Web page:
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The Scapegoats
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The Scapegoats

A crisis of leadership in a weak, divided party.

RNC Chairwoman Ronna McDaniel speaks at the Ronald Reagan Presidential Foundation & Institute's 'A Time for Choosing Speaker Series' at the Ronald Reagan Presidential Library on April 20, 2023, in Simi Valley, California. (Photo by David McNew/Getty Images)

A few days ago, the leader of the free world recounted a conversation he’d had at the 2021 G7 summit with French President François Mitterrand—who’s been dead since 1996.

He meant Emmanuel Macron, you might say. People misspeak sometimes. That’s true, just as it’s also true that people sometimes lose their train of thought. But when the “people” in question are of a certain age and their train of thought derails in an unusually garish way …

… it’s fair to wonder, as most Americans do, whether there’s more to these missteps than the usual pitfalls of extemporaneous speech. There must be a reason that the president would decline an opportunity to answer questions before a gigantic audience of voters this weekend in the thick of a reelection campaign, and we all have the same suspicions about what that reason might be.

Any discussion of weak political leadership in modern America properly begins with the health of Joe Biden, a liability which, I’m convinced, will end up costing him a second term this fall. But Biden’s condition obscures an underappreciated aspect of his party: Democrats enjoy relatively strong leadership in other institutional roles.

Senate Majority Leader Chuck Schumer has brokered multiple legislative deals with Republicans on big-ticket matters like infrastructure—no easy feat in an era in which the right treats any compromise with Democrats as treacherous. House Minority Leader Hakeem Jeffries has held his liberal and progressive factions together on numerous key votes that have led to embarrassment for Republicans, most notably the effort to oust then-Speaker Kevin McCarthy. And the Democratic National Committee under Chairman Jaime Harrison crushed its GOP counterpart last year in both fundraising and cash on hand.

Whether the head of the Democratic Party is in control of events remains, and will remain, an open question. But the DNC and the party’s House and Senate caucuses continue to run smoothly and professionally, with next-to-no internal tumult that might impede their respective agendas.

In the other party, it’s the opposite.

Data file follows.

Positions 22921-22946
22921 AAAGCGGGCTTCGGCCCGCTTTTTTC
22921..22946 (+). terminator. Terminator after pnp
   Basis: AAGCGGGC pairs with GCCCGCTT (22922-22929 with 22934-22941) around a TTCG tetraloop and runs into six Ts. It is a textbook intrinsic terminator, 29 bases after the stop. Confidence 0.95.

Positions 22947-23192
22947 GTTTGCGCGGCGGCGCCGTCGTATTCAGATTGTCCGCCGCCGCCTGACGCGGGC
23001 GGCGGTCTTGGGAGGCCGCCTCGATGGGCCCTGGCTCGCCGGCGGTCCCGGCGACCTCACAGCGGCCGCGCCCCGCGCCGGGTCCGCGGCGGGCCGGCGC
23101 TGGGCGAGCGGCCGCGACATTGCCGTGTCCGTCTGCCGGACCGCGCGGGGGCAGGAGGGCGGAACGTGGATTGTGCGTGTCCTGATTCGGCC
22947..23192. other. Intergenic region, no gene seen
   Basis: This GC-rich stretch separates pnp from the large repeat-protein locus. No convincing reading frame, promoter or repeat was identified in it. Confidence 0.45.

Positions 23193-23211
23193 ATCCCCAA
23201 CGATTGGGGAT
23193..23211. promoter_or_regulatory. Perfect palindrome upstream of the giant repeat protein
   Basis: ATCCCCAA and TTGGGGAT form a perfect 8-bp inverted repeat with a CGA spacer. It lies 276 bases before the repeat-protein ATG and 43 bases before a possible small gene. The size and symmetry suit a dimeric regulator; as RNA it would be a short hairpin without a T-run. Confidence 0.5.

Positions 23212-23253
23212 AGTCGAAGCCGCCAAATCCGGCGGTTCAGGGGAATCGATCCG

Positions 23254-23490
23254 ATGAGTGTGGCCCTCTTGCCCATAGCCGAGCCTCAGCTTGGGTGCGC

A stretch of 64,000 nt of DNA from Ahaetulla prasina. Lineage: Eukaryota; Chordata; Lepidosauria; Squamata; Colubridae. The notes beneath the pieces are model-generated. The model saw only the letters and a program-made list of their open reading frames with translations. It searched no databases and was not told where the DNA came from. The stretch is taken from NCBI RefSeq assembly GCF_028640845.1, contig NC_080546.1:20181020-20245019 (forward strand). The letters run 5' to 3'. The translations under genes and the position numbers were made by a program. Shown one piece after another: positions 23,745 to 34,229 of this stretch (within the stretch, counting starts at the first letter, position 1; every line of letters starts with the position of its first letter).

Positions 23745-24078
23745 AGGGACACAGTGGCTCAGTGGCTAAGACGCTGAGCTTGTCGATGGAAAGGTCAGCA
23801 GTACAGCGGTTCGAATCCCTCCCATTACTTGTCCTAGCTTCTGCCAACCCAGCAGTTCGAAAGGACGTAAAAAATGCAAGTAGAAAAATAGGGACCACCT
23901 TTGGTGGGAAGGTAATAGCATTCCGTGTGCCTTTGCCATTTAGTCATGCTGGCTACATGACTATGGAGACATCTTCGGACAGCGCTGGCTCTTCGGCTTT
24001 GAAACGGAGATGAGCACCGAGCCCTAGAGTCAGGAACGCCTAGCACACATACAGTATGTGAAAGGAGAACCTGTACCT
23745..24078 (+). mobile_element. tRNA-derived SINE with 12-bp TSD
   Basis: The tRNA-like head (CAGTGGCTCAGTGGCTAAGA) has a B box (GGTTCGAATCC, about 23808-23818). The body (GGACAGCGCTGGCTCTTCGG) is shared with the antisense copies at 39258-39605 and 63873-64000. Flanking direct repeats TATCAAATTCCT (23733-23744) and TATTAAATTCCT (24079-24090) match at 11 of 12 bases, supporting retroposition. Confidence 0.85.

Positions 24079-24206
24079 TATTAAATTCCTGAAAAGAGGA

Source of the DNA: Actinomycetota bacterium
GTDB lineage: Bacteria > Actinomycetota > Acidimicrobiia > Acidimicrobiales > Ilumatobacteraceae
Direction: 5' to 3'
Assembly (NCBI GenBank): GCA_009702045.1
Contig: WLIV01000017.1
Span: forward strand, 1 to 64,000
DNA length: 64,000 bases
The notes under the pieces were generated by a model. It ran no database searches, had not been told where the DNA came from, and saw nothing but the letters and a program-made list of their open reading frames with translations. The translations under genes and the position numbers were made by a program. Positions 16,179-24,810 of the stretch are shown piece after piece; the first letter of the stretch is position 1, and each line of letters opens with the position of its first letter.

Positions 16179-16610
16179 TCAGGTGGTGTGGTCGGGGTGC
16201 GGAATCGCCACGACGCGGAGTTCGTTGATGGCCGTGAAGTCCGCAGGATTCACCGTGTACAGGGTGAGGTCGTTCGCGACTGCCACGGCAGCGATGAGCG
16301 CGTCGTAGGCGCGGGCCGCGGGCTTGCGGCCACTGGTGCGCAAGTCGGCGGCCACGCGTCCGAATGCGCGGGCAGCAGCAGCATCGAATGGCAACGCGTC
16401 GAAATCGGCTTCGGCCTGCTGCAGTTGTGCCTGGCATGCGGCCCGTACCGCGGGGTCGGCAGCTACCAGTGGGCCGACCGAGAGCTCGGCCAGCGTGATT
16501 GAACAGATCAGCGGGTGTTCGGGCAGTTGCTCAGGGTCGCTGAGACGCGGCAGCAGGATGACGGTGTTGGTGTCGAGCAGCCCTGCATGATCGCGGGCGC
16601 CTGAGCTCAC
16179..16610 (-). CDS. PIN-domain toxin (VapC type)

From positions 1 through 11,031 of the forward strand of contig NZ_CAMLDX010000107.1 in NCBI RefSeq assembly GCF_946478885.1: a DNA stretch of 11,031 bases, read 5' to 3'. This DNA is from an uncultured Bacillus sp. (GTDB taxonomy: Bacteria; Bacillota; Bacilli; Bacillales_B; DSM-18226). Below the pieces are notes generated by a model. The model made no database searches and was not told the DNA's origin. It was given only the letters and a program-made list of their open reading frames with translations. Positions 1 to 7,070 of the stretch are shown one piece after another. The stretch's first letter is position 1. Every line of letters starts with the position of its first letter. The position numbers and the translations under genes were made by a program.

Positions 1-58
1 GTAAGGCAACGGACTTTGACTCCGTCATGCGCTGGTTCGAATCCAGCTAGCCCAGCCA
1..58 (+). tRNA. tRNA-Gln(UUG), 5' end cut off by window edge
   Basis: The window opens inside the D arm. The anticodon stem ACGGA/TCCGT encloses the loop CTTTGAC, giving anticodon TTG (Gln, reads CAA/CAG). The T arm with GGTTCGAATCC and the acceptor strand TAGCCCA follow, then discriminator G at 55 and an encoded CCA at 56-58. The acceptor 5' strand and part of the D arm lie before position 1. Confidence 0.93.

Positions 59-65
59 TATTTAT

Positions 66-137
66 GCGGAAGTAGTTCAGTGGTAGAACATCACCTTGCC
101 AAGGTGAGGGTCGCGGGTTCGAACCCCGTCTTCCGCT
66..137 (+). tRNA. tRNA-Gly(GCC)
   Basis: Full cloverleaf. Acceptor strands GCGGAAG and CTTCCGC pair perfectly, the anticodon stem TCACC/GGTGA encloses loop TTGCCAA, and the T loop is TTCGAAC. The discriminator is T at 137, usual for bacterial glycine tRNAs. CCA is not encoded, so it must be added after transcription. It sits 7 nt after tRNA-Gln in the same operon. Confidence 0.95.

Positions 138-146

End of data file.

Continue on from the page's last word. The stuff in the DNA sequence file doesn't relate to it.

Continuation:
Yesterday, we considered how Trump’s third coronation has removed whatever institutional obstacles might have remained to his total control of the GOP. And then, as if to prove the point, news from both the House and Senate Republican conferences and the Republican National Committee broke that seemed to confirm that the former president is the only person left with any real influence over events.

Institutionally, up and down the ranks, the GOP has a debilitating crisis of leadership. It’s not an accident. And more often than not, the leaders in question aren’t to blame.


Well, they’re sometimes to blame. Partly.

House Speaker Mike Johnson, for instance, is surely to blame for the fact that he can’t do basic math.

On Tuesday night, Johnson chose to move ahead with a floor vote on impeaching Homeland Security Secretary Alejandro Mayorkas knowing that the margin would be very close. Party-line votes are always close given the current makeup of the House, but following George Santos’ expulsion, Kevin McCarthy and Bill Johnson’s resignations, and Steve Scalise’s absence for cancer treatments, the GOP majority could afford only a few defections. Things got hairier when three House Republicans announced earlier in the day that they’d vote no on impeachment, for sound constitutional reasons.

That left the GOP poised for a 215-214 victory, assuming Democrat Al Green missed the vote as he recuperated from surgery he had last week. But Green shocked the world by rolling into the House chamber, still in hospital attire, to cast a vote in defense of Mayorkas. The three Republican “no” votes wouldn’t budge. And so the House deadlocked, 215-215, forcing a member of the GOP leadership to switch his own vote to “no” for the sake of being able to bring up impeachment again at a later date. The effort to oust Mayorkas had failed.

Losing a vote has become standard practice for Johnson, a neat trick given that a speaker typically doesn’t put a bill on the floor unless he knows that he has a majority in favor. But losing in a matter as high profile as an impeachment vote is so humiliating that it left the media scrambling for analogies to historic disasters.

Johnson and his conference weren’t done, though. After losing on Mayorkas, they called a vote on legislation that would send billions of dollars in aid to Israel and … lost that one too.

That bill saw a comfortable majority of the House in favor and would have passed easily under normal rules, but the chamber no longer operates normally with the GOP in charge. A number of Republicans on the Rules Committee opposed the bill because it didn’t offset the aid to Israel with spending cuts elsewhere. Unable to move those holdouts, and lacking the Committee’s support, Johnson opted to move the legislation under “suspension of the rules,” which requires a two-thirds majority rather than a simple majority for passage.

The final tally didn’t come close. Even his own members couldn’t understand what he was thinking.